Modeling the Natural History of Adenoma Removal
To determine the actual mortality benefit of adenoma removal, the ideal randomized trial would compare colorectal cancer mortality in a group of patients who have had adenomas removed with that in a group of patients who have had adenomas detected but not removed, explained Dr. Asad Umar, chief of the Gastrointestinal and Other Cancers Research Group in NCI’s Division of Cancer Prevention (DCP). But, he added, such a study would be unethical because the evidence is clear that between 10 and 24 percent of adenomas will progress to cancer.
Because this type of comparison could never be performed, Dr. Zauber and her colleagues also used a computer model in their study called MISCAN-Colon to estimate the number of deaths that would have occurred in a population of the same age and with the same number of detected adenomas as the National Polyp Study group, but who did not have those adenomas removed.
The model, created by the NCI-sponsored Cancer Intervention and Surveillance Modeling Network (CISNET), uses validated data on the natural progression of adenomas to cancer in order to calculate the risk of death from colorectal cancer in a hypothetical population.
Based on MISCAN-Colon, the researchers estimated that 145 patients whose adenomas had not been removed would have died, whereas only 12 patients whose adenomas were removed died of colorectal cancer in the study. This model suggests a 92 percent reduction in mortality from colonoscopy and adenoma removal in this group of high-risk patients.
To establish optimal surveillance strategies for the general population, other studies will be needed to determine the best ways to identify patients with adenomas that are at low risk versus high risk of progression to colorectal cancer, said Dr. Zauber. Recent studies have shown that many high-risk patients do not receive adequate follow-up, whereas many low-risk patients receive too many surveillance colonoscopies. “We need to use surveillance judiciously because colonoscopy does have risks,” she added.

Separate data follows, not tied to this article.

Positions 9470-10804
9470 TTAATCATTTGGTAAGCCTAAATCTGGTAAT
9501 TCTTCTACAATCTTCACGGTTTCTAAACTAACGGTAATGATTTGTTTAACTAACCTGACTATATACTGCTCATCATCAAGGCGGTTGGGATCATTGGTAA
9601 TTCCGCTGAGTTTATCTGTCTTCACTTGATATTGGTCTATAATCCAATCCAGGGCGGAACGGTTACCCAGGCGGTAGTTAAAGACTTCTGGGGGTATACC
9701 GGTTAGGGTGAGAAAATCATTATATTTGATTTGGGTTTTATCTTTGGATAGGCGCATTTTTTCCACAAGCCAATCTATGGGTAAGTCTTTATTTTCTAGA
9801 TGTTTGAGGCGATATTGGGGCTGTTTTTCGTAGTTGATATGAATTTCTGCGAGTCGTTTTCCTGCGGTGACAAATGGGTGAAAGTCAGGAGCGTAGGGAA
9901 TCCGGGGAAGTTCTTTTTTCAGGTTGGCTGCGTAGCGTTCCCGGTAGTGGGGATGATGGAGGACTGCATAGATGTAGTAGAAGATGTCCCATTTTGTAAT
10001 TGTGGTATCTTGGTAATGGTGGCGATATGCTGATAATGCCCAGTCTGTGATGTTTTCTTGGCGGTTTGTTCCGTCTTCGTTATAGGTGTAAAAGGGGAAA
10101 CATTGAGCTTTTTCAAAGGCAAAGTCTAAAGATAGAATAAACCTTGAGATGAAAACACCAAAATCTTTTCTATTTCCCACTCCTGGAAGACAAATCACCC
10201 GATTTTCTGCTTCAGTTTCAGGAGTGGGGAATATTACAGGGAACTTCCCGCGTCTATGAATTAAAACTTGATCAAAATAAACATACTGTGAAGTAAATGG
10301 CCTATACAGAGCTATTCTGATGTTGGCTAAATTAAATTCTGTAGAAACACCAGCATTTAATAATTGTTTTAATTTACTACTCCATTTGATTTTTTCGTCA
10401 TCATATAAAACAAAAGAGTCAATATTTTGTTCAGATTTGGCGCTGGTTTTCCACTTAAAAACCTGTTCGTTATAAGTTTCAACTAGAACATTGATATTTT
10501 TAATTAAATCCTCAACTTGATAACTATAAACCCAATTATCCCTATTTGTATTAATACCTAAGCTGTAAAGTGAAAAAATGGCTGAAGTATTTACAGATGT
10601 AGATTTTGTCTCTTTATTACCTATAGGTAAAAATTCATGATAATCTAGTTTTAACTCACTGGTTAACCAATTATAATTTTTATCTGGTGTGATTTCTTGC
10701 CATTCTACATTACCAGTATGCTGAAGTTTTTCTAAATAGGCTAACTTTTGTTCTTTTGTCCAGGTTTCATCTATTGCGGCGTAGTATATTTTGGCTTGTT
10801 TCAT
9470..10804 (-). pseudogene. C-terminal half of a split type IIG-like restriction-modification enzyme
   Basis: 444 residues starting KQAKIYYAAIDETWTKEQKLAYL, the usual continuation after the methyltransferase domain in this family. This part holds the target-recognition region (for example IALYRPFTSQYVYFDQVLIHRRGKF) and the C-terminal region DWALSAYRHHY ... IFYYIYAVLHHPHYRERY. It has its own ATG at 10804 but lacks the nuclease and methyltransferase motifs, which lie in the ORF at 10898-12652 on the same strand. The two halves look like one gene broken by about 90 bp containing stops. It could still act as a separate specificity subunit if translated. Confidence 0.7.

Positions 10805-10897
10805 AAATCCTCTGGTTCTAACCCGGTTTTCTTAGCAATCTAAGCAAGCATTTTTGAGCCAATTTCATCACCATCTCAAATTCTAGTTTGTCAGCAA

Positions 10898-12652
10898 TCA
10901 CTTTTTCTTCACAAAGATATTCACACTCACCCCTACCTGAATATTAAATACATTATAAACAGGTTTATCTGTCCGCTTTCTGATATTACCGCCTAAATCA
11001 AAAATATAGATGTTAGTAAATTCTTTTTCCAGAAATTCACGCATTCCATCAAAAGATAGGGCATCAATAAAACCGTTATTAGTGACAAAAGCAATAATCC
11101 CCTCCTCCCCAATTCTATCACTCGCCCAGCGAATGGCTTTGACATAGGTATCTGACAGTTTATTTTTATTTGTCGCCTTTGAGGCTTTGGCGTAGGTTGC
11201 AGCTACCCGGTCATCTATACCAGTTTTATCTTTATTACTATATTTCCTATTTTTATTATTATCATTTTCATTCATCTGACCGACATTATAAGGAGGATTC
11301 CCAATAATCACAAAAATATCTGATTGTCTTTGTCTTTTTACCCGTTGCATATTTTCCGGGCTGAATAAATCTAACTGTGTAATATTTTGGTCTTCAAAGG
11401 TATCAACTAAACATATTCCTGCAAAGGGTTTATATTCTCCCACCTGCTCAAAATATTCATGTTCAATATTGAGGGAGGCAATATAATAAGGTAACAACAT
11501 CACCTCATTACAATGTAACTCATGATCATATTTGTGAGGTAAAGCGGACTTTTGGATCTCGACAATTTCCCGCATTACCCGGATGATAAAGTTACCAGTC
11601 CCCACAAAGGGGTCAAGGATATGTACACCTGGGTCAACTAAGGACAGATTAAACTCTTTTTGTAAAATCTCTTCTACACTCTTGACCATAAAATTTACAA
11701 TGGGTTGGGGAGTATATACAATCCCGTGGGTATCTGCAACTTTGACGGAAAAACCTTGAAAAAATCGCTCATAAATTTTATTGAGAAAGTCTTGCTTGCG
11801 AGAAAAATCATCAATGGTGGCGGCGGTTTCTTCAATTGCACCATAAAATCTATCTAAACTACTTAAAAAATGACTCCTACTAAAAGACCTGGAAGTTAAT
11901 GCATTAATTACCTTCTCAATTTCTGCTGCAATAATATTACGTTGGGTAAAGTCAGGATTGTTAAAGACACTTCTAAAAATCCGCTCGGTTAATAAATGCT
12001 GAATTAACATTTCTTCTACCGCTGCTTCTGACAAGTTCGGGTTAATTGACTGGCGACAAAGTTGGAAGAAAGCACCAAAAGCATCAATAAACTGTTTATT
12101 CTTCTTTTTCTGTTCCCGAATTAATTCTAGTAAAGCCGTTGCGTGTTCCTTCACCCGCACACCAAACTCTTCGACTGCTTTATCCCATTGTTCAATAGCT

She also believes that colonoscopy quality and standards need to be improved. “We really think that our high-quality baseline colonoscopy [in the National Polyp Study] contributed to the strong reduction in both incidence and mortality that we observed,” she added.
For now, this study “adds evidence to support the widespread assumption—that I think is correct—that colonoscopy decreases the risk of colorectal cancer and decreases colorectal cancer mortality,” said Dr. Barry Kramer, director of DCP.
The 50 percent reduction in risk observed in this study may not apply outside this particular study population. "The participants were healthier overall than the average population, which could have lowered their risk of death, but they harbored adenomatous polyps, which could have increased their risk of death," explained Dr. Kramer.
“While this study was not randomized, and it is very difficult to match a study cohort using population data, this study confirms qualitatively that colonoscopy decreases mortality from colorectal cancer,” said Dr. Kramer. “However, we still can’t answer the question with precision: In the [general] public, what would be the absolute decrease in colorectal cancer mortality?”
Mature results of several large population-based colorectal cancer screening trials will not be available until after 2020, he added, although some preliminary results indicate that screening colonoscopy may reduce colorectal cancer mortality in the general public.